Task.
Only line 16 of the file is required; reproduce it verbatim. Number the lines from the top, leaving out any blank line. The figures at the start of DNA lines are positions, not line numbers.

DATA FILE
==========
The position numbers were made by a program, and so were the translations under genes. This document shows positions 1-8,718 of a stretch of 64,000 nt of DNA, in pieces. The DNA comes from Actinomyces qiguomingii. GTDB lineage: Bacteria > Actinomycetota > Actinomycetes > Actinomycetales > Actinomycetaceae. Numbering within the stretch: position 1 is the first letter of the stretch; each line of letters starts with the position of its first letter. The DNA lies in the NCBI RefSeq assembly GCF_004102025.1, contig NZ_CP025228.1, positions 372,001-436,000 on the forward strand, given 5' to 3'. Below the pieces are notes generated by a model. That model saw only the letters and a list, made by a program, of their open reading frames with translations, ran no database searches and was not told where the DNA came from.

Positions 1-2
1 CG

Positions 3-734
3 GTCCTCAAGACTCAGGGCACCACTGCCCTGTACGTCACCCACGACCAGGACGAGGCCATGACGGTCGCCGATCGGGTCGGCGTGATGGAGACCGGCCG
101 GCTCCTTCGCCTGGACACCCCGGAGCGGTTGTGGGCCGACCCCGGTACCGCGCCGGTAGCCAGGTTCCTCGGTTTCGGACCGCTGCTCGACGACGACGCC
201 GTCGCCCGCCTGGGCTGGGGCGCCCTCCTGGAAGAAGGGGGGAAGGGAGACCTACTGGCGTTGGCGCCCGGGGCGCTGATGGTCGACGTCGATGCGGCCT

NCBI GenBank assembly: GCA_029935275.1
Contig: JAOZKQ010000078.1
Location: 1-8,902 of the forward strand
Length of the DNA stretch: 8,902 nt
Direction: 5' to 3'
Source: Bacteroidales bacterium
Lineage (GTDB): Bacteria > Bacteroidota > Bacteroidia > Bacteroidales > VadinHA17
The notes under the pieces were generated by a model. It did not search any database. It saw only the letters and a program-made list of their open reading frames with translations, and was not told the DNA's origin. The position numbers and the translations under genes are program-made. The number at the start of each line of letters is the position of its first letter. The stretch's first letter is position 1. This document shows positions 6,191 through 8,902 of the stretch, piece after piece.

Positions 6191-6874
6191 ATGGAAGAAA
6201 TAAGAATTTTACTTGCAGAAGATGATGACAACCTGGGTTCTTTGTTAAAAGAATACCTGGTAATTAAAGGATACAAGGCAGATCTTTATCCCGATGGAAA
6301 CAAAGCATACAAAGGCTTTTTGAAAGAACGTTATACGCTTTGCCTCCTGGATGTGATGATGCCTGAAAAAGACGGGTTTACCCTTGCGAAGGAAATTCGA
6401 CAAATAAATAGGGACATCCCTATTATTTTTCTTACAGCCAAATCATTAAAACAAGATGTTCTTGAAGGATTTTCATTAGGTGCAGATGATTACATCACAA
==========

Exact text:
Positions 6191-6874